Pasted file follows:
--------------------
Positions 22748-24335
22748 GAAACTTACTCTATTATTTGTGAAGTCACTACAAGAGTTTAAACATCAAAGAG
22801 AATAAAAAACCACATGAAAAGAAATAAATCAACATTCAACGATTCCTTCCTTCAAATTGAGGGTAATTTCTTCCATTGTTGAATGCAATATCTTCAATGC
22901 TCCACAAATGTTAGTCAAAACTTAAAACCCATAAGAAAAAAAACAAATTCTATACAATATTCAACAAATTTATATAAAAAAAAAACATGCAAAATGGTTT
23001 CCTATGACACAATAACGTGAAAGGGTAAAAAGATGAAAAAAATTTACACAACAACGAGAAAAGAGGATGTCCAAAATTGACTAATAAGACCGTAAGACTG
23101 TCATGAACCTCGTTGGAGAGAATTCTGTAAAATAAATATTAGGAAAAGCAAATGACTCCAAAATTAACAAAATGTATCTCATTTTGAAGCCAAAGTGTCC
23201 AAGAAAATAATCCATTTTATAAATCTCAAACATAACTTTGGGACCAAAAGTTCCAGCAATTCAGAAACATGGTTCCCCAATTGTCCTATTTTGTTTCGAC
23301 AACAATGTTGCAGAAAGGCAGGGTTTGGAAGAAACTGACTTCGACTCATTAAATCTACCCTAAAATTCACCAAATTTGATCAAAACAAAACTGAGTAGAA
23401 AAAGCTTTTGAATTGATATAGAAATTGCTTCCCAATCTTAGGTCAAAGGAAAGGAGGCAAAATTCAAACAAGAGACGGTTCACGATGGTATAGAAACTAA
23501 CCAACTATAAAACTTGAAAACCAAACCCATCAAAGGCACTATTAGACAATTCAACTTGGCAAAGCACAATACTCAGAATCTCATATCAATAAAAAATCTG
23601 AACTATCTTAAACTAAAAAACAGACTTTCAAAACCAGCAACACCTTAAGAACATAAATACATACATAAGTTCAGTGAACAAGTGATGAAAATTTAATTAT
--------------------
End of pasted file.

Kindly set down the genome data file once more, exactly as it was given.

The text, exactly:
Positions 22748-24335
22748 GAAACTTACTCTATTATTTGTGAAGTCACTACAAGAGTTTAAACATCAAAGAG
22801 AATAAAAAACCACATGAAAAGAAATAAATCAACATTCAACGATTCCTTCCTTCAAATTGAGGGTAATTTCTTCCATTGTTGAATGCAATATCTTCAATGC
22901 TCCACAAATGTTAGTCAAAACTTAAAACCCATAAGAAAAAAAACAAATTCTATACAATATTCAACAAATTTATATAAAAAAAAAACATGCAAAATGGTTT
23001 CCTATGACACAATAACGTGAAAGGGTAAAAAGATGAAAAAAATTTACACAACAACGAGAAAAGAGGATGTCCAAAATTGACTAATAAGACCGTAAGACTG
23101 TCATGAACCTCGTTGGAGAGAATTCTGTAAAATAAATATTAGGAAAAGCAAATGACTCCAAAATTAACAAAATGTATCTCATTTTGAAGCCAAAGTGTCC
23201 AAGAAAATAATCCATTTTATAAATCTCAAACATAACTTTGGGACCAAAAGTTCCAGCAATTCAGAAACATGGTTCCCCAATTGTCCTATTTTGTTTCGAC
23301 AACAATGTTGCAGAAAGGCAGGGTTTGGAAGAAACTGACTTCGACTCATTAAATCTACCCTAAAATTCACCAAATTTGATCAAAACAAAACTGAGTAGAA
23401 AAAGCTTTTGAATTGATATAGAAATTGCTTCCCAATCTTAGGTCAAAGGAAAGGAGGCAAAATTCAAACAAGAGACGGTTCACGATGGTATAGAAACTAA
23501 CCAACTATAAAACTTGAAAACCAAACCCATCAAAGGCACTATTAGACAATTCAACTTGGCAAAGCACAATACTCAGAATCTCATATCAATAAAAAATCTG
23601 AACTATCTTAAACTAAAAAACAGACTTTCAAAACCAGCAACACCTTAAGAACATAAATACATACATAAGTTCAGTGAACAAGTGATGAAAATTTAATTAT